After the Sultan of Bintan detained several Portuguese under Tomás Pires, the Chinese then executed 23 Portuguese and threw the rest into prison where they resided in squalid, sometimes fatal conditions. The Chinese then massacred Portuguese who resided at Ningbo and Fujian trading posts in 1545 and 1549, due to extensive and damaging raids by the Portuguese along the coast, which irritated the Chinese. Portuguese pirating was second to Japanese pirating by this period. However, they soon began to shield Chinese junks and a cautious trade began. In 1557 the Chinese authorities allowed the Portuguese to settle in Macau, creating a warehouse in the trade of goods between China, Japan, Goa and Europe.
Spice Islands (Moluccas) and Treaty of ZaragozaEdit
Portuguese operations in Asia did not go unnoticed, and in 1521 Magellan arrived in the region and claimed the Philippines for Spain. In 1525, Spain under Charles V sent an expedition to colonize the Moluccas islands, claiming they were in his zone of the Treaty of Tordesillas, since there was no set limit to the east. The expedition of García Jofre de Loaísa reached the Moluccas, docking at Tidore. With the Portuguese already established in nearby Ternate, conflict was inevitable, leading to nearly a decade of skirmishes. A resolution was reached with the Treaty of Zaragoza in 1529, attributing the Moluccas to Portugal and the Philippines to Spain. The Portuguese traded regularly with the Bruneian Empire from 1530 and described the capital of Brunei as surrounded by a stone wall.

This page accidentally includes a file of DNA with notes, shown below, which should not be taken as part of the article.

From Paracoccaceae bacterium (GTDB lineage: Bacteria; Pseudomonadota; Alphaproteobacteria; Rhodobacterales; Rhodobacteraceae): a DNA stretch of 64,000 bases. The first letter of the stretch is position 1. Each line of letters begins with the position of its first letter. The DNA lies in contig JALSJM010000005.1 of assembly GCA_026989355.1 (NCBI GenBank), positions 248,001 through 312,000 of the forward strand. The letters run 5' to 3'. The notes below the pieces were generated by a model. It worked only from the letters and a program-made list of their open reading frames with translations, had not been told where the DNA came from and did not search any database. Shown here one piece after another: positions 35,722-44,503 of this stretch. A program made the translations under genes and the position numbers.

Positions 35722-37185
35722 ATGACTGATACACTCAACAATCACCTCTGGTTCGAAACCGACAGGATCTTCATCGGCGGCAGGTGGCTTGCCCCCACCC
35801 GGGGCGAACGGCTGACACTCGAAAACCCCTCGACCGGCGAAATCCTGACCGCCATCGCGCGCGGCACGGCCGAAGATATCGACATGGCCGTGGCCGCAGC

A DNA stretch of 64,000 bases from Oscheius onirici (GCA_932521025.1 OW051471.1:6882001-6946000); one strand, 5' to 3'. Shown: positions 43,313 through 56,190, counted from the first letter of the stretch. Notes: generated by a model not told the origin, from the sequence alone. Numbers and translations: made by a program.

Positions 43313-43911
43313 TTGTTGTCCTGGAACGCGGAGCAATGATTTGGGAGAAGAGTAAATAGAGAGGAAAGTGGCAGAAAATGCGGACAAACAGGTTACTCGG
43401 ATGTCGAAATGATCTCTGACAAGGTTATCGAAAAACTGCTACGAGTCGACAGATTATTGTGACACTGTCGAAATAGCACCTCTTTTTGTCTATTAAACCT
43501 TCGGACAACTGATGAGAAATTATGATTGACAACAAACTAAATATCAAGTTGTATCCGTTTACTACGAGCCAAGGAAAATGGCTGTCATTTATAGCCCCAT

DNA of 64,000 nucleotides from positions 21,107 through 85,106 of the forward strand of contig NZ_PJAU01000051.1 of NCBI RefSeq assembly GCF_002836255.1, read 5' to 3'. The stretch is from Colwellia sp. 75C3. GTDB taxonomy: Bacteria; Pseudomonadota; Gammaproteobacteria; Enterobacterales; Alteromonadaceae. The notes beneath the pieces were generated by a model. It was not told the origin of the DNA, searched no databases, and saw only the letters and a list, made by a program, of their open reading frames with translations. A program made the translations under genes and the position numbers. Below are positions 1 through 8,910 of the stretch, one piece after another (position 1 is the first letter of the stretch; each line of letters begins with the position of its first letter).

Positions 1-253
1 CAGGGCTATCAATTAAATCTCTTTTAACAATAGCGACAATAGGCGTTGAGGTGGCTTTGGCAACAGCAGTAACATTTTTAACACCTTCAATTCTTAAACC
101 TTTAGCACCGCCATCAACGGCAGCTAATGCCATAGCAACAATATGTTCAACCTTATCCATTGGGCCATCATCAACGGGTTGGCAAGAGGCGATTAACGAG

South Asia, Persian Gulf and Red SeaEdit
The Portuguese empire expanded into the Persian Gulf, contesting control of the spice trade with the Ajuran Empire and the Ottoman Empire. In 1515, Afonso de Albuquerque conquered the Huwala state of Hormuz at the head of the Persian Gulf, establishing it as a vassal state. Aden, however, resisted Albuquerque's expedition in that same year and another attempt by Albuquerque's successor Lopo Soares de Albergaria in 1516. In 1521 a force led by António Correia captured Bahrain, defeating the Jabrid King, Muqrin ibn Zamil. In a shifting series of alliances, the Portuguese dominated much of the southern Persian Gulf for the next hundred years. With the regular maritime route linking Lisbon to Goa since 1497, the island of Mozambique became a strategic port, and there was built Fort São Sebastião and a hospital. In the Azores, the Islands Armada protected the ships en route to Lisbon.